I still like Sevilla in the top three (and close to the top) but we’ll se what happens with the rumors of Alves going to Chelsea, as if they need another attacking fullback. I have Zaragosa improving a little on last season and Valencia and Villareal rounding out the top six. I predict that two out of the three promoted teams, Almeria and Vallodlid, will be going back down.
As I said, there is a great slate of games this weekend as the Premiership kicks off once again. All eyes are on the cheerful Roy Keane as he makes his Prem debut as a manager, and fans wonder if, once again, the season will see a two (or four) horse race or whether other teams will be allowed to compete.
I will be back early next week with thoughts on opening weekend and also my final predictions column, on the Champions League! Finally, I will also be attending David Beckham's traveling roadshow on Sunday night as the LA Galaxy play the New England Revolution. If the big fella plays, I will give you the scoop.
Monday, August 6, 2007
Although Italian football does not begin yet for a few weeks, I thought I would continue in the risky game of predictions with one of my favorite leagues, Series A.
A few notes of caution should be included whenever anyone is making predictions about Italian football. First, I will be making predictions based on who I think are the best teams, and NOT based on who is best at, say, bribing referees and gaming the system. I am also basing these picks (and desperately hoping) that the season is played in one continuous run without any extended breaks for murdered policemen or anything like that. Finally, since I’m doing this early, I believe I should be allowed a mulligan if there are any other major transfers between now and September. Okay, without further delay…
Series A Picks 2007-2008
Obviously, I’ve got some ‘splaining to do. I picked Fiorentina partly out of sentiment; they are my favorite Italian team. But they were also very strong last year, finishing 5th despite being deducted fifteen points for the, er, match-fixing. They’ve lost my favorite player, Luca Toni, but they seem to be very strong up front with Mutu and Piazzini. I would love to be in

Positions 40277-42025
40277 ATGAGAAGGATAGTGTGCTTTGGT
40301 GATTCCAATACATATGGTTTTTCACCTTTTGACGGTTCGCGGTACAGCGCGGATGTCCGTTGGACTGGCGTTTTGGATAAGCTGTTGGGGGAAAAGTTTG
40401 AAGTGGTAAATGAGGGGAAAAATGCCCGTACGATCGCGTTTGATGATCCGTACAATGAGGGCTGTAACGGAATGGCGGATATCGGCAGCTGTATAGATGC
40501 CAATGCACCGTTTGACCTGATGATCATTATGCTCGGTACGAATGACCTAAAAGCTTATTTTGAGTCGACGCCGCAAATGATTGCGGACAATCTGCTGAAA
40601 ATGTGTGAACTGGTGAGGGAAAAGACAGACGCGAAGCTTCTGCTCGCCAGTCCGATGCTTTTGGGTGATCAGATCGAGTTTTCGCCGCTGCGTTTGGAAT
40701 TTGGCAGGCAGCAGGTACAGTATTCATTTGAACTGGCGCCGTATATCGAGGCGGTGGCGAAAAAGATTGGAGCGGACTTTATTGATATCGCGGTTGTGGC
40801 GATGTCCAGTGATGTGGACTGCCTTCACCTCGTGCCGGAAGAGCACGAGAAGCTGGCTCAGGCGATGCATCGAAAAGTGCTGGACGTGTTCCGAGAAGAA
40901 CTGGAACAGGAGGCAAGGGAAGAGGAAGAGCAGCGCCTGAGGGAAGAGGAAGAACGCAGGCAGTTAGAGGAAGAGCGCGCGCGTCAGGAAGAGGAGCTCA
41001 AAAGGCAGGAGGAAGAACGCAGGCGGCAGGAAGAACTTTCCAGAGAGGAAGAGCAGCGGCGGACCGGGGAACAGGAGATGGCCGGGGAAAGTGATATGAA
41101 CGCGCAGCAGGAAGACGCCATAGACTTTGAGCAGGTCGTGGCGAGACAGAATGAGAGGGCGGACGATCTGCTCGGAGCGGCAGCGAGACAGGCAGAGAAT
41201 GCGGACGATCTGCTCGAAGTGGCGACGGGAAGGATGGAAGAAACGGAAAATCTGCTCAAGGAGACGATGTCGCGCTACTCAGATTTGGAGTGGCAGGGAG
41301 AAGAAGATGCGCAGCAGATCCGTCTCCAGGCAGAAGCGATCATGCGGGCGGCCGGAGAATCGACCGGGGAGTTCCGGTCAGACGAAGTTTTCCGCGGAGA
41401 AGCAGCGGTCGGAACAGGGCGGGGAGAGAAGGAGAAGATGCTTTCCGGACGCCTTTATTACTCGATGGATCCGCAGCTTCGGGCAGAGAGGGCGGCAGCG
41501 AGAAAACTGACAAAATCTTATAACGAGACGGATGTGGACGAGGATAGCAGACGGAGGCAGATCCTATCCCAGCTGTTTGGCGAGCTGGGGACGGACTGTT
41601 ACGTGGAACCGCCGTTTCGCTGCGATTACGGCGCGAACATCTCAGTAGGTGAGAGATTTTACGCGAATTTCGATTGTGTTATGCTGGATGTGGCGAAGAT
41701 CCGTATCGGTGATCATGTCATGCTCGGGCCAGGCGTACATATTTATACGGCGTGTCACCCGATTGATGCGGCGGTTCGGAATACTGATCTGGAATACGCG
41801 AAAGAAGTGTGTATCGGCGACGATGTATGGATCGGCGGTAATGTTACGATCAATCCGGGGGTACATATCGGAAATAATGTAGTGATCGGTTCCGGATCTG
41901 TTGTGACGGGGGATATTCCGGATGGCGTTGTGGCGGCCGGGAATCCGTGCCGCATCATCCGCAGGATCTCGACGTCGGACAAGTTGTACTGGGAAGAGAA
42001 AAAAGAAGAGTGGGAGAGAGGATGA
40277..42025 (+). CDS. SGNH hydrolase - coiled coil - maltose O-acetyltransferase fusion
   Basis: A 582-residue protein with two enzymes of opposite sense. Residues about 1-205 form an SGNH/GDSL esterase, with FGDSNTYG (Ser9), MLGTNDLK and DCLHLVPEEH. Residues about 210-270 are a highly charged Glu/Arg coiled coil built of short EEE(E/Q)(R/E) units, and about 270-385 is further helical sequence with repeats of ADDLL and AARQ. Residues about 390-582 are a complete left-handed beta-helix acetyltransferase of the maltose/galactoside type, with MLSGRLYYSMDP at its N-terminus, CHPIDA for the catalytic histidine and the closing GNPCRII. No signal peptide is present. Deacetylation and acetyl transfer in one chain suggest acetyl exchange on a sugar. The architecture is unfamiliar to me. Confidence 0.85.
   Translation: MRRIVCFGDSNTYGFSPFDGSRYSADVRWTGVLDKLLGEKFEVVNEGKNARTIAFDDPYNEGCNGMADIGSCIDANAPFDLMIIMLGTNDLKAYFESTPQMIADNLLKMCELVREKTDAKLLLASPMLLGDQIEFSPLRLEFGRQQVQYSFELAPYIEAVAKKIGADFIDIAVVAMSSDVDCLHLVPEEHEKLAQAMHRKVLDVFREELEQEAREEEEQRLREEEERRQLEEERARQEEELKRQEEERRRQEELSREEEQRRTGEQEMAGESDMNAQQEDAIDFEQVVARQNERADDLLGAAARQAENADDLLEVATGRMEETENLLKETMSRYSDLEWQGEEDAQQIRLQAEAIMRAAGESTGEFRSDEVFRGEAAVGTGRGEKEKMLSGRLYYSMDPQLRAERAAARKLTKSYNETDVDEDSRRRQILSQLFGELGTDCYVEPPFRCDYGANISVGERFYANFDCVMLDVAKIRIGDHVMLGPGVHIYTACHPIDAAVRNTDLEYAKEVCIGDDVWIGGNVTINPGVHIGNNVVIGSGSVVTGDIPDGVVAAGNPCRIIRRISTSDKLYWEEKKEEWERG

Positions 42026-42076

I do think Inter will follow their strong season with another, and I have them finishing 2nd. I have
NEXT: la Liga!
One last quick note: Yesterday’s Charity Shield match in Wembly was fun and full of attacking football. It served as a real “might-have-been” for last year’s FA Cup final. If we see more of that during the season, we should have a fun premiership.
Friday, August 3, 2007
One of the things I want to do over the next week or two is to get my season predictions for the big European Leagues out there. I am going to do the Premiership, Series A, la Liga, and the Champions League, for reasons little better than because those are the leagues I like and follow, and thus the ones I actually know a little about.
In each league I am not going to go so far as to try and predict the entire table, but I am going to take a stab at what the top of the table will look like, and I will also let you know who I am thinking about going down. Without further ado, let’s get stated; just to head off any potential e-mailers out there (whether you are going to write tomorrow or in May) please be aware these are little more than blind guesses. I wouldn’t particularly bet the farm on any of this.
Predicted Premiership Final Table, 2007-2008
6). Aston Villa
18). West Ham
At the top of the table, the temptation was to pick Manchester United to repeat, especially with Carlos Tevez being added. (That was just confirmed today.) I do like
I picked the five, six and seventh team based on my respect for coaching.
At the bottom, the most noticeable thing is that I believe two of the clubs that come up will stay up; I think Sunderland and
Next: Series A.
Wednesday, August 1, 2007
Finally, a note of congratulations to my good friends Matthew and Fritha, who brought fourth a new fan of Newcastle United this weekend, the beautiful Kate Elizabeth. May the Magpies win SOMETHING in the poor girl's lifetime.